Outgoing Finance Minister Seth Tekper has debunked claims by cocoa dealers about the dwindling profits on cocoa proceeds.
According to him, the cocoa sector is still profitable and will not deteriorate.
Cocoa yields for the 2016 crop season fell short of one million tonnes causing cocoa dealers to express severe reservations.
But speaking on the Citi Breakfast Show, Seth Terkper stressed the NDC government has laid down key measures to facilitate the constant revenue production of cocoa.
“Dollars had a significant effect on foreign exchange supply and the payment for the farmers themselves, stabilisation of the cedi; in terms of the Forex supply and various means including even the way the prices move up and down in terms of inflation and the rest. So cocoa to a large extent remains a very key fiscal and financial matter,” he said.
The Oxford Business Group and some cocoa farmers have also hinted of a possible decline in cocoa production due to the impact of illegal mining activities on cocoa plantations.
But speaking on the issue Mr Terkper maintained that the NDC government has addressed the issue.
“The issue of galamsey has been addressed. You know there is a lot of weed planting that is taking place including the youth in the cocoa sector instigated by COCOBOD. The youth are being urged to come into the cocoa sector to replace the ageing farmers.”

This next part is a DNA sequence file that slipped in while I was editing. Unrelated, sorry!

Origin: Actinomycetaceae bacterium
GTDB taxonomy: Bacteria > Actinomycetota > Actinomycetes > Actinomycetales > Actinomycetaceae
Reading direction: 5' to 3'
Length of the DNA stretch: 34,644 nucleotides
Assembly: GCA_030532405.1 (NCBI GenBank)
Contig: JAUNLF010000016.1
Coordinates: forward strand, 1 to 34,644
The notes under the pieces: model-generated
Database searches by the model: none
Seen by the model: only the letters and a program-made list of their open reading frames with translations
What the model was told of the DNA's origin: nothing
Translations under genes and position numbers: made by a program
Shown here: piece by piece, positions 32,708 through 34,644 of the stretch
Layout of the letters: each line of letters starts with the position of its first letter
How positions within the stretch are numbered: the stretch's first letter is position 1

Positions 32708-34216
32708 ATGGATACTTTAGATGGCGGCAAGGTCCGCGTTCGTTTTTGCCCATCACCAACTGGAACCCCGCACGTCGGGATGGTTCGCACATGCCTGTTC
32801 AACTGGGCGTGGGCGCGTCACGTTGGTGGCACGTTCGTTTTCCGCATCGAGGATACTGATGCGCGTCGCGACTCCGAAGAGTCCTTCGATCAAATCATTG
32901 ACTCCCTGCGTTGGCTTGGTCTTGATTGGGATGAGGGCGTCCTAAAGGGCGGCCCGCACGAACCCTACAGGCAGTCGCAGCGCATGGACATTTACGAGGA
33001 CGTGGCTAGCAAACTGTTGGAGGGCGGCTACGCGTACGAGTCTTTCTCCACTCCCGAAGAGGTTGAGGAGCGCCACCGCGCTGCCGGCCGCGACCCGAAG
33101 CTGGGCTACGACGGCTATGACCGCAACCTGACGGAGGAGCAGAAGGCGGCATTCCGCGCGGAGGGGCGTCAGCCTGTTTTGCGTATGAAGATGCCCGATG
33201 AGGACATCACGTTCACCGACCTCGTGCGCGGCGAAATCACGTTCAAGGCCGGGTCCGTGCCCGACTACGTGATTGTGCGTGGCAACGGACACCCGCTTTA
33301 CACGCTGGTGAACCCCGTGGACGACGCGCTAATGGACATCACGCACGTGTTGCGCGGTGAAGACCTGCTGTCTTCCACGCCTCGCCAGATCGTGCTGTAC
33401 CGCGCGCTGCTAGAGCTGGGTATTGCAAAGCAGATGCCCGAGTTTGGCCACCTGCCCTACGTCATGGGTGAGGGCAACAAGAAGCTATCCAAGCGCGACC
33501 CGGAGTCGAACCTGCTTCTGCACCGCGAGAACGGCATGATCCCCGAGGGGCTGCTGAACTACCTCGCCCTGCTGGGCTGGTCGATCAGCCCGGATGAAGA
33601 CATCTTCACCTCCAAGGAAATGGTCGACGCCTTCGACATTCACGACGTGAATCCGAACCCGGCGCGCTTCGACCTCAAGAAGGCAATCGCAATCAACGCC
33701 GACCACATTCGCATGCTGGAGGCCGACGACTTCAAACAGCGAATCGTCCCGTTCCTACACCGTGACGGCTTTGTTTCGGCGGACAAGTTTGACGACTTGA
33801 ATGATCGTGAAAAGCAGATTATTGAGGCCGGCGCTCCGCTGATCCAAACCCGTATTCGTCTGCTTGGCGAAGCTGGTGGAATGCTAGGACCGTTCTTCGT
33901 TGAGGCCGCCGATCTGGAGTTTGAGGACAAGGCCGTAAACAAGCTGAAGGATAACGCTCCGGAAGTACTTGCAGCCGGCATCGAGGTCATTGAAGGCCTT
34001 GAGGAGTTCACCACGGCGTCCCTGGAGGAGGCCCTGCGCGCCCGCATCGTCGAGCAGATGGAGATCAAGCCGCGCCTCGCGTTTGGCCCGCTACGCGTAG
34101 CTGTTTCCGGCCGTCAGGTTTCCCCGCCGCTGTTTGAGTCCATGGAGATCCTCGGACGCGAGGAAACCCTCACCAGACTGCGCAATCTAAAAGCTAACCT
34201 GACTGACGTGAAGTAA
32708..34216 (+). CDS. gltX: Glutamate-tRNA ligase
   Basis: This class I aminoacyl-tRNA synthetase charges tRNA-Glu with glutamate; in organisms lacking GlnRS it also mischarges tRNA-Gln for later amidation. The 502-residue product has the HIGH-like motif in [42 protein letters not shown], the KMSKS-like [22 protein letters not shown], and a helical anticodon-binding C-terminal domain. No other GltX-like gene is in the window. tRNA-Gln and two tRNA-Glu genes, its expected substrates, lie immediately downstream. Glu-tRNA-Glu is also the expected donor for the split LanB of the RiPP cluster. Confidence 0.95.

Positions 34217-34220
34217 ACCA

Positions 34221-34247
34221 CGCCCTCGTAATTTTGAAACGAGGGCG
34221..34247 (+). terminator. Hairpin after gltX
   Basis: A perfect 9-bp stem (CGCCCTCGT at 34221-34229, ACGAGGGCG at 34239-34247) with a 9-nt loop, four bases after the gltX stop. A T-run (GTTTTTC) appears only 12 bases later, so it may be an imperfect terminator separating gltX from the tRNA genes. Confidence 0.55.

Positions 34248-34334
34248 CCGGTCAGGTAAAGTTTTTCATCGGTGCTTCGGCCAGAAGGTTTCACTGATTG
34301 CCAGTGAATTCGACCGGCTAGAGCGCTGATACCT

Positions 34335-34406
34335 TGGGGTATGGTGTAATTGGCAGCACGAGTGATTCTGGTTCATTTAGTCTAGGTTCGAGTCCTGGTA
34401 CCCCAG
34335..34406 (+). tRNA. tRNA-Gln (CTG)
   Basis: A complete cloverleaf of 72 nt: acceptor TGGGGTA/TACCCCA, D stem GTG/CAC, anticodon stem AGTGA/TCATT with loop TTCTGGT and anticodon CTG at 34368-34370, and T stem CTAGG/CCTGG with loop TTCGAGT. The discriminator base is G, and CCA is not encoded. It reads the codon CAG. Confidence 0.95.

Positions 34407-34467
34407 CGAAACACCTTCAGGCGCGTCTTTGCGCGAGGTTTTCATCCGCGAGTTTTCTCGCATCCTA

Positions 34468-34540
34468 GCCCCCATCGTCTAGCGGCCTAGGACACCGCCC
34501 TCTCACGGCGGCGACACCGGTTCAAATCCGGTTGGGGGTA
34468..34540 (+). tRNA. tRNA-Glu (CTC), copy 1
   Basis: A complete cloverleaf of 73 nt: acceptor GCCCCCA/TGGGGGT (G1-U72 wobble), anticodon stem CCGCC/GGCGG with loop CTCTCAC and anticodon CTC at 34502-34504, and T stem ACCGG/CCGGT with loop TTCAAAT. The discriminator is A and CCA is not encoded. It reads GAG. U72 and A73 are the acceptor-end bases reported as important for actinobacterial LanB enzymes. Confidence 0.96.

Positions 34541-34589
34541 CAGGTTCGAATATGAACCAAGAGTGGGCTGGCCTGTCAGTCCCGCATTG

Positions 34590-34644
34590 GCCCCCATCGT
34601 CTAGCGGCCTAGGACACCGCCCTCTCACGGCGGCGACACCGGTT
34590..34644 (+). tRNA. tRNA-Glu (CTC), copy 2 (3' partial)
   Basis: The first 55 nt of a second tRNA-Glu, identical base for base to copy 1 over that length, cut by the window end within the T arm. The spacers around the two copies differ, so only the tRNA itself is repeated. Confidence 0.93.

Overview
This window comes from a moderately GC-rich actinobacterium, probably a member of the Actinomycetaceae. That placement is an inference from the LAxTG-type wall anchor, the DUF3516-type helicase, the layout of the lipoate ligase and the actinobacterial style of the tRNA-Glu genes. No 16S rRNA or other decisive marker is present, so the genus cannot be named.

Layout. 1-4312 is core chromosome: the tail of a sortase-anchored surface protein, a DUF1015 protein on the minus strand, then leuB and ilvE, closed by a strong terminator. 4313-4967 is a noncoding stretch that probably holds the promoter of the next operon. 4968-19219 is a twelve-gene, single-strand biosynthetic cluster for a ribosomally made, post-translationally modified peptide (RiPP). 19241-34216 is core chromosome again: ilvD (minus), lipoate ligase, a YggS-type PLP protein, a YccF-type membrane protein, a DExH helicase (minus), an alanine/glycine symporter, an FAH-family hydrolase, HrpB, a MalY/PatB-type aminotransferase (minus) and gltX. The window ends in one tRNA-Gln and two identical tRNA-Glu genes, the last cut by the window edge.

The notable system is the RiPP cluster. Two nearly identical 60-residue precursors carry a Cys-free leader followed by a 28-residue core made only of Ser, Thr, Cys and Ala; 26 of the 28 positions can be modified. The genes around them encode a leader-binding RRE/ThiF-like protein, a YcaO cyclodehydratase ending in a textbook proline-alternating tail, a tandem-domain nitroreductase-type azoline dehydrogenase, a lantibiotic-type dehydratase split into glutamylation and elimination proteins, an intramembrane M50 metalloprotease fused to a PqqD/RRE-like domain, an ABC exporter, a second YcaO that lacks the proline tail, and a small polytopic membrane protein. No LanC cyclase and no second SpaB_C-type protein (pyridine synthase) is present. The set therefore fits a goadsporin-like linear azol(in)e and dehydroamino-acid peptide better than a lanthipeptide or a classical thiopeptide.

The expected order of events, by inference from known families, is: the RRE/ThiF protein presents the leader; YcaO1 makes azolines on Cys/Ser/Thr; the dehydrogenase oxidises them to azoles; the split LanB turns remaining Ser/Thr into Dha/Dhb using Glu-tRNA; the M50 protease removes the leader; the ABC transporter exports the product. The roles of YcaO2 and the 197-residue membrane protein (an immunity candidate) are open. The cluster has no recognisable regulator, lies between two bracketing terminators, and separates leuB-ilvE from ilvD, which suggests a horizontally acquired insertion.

Meanwhile, Mr. Terkper has insisted that Ghana has enough money in the sinking fund to buy back some loans and manage debts rationally.
The minister who had earlier stated that the country had 300 million dollars in its sinking fund coffers could however not readily state the exact amount in an interview with Citi Business News’ Vivian Kai Lokko.
He, however, maintains there is enough money to refinance maturing debts and bonds.
“Incidentally we do not have all the numbers but I can assure you. I did mention the sinking fund. You know we have something called the buyback which we should be able to use to manage our debts more reasonably. You know some of that phenomenon also happens because we are going into the first quarter and the first quarter is often the month in which you cannot roll back the payment of wages.”
He added that “ It’s the awareness that there will be financing or back up by Bank of Ghana for the expenditure and that is what we need to focus on. That is one of the fiscal risks associated with the various financing phenomenon at the central bank. We should have a program, as we have with the sinking fund and other refinances to pay our debt and not just be rolling over.”